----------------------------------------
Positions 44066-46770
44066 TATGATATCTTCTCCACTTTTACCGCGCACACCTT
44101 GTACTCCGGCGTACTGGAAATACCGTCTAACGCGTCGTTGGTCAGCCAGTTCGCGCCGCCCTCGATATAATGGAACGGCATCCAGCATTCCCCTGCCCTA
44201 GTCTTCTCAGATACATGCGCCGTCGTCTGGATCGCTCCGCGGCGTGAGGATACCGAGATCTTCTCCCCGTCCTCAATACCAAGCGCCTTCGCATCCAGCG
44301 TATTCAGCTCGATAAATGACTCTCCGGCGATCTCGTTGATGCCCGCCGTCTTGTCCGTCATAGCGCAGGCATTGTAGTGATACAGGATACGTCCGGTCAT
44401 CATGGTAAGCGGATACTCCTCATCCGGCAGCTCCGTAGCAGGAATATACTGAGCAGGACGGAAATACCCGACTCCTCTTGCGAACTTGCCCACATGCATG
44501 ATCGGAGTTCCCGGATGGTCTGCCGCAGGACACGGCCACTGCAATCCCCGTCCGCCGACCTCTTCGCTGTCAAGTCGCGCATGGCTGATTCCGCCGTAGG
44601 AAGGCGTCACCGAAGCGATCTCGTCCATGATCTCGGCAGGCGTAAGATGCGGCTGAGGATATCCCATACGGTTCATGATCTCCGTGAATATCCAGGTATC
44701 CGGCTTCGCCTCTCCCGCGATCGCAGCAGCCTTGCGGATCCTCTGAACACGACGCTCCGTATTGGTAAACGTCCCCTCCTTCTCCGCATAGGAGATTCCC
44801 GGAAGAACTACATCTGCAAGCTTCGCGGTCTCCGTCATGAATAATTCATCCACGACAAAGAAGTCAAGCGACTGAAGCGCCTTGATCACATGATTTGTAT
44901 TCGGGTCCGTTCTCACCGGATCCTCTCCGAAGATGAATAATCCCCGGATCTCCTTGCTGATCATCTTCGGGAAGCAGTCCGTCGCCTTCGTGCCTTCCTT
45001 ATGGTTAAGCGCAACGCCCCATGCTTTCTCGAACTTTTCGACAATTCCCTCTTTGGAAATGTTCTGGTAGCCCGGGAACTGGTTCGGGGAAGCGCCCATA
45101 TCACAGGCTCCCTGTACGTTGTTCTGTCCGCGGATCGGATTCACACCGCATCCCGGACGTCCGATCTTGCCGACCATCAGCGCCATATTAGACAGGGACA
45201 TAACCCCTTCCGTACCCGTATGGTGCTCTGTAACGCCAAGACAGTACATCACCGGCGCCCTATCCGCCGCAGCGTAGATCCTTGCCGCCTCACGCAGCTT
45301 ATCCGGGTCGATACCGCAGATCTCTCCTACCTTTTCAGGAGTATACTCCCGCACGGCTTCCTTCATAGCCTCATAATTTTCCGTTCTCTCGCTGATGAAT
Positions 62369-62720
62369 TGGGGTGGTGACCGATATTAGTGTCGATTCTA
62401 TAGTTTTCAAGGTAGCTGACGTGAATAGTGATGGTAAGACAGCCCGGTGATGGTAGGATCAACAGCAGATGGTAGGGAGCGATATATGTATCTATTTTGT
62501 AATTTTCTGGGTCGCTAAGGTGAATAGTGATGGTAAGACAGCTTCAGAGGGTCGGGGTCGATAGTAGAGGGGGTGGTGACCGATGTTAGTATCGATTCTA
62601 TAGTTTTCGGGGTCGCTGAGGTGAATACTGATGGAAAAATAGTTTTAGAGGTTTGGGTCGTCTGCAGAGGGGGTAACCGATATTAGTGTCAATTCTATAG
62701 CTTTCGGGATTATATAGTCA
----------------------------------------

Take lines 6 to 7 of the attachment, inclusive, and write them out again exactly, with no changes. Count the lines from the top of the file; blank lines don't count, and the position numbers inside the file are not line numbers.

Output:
44401 CATGGTAAGCGGATACTCCTCATCCGGCAGCTCCGTAGCAGGAATATACTGAGCAGGACGGAAATACCCGACTCCTCTTGCGAACTTGCCCACATGCATG
44501 ATCGGAGTTCCCGGATGGTCTGCCGCAGGACACGGCCACTGCAATCCCCGTCCGCCGACCTCTTCGCTGTCAAGTCGCGCATGGCTGATTCCGCCGTAGG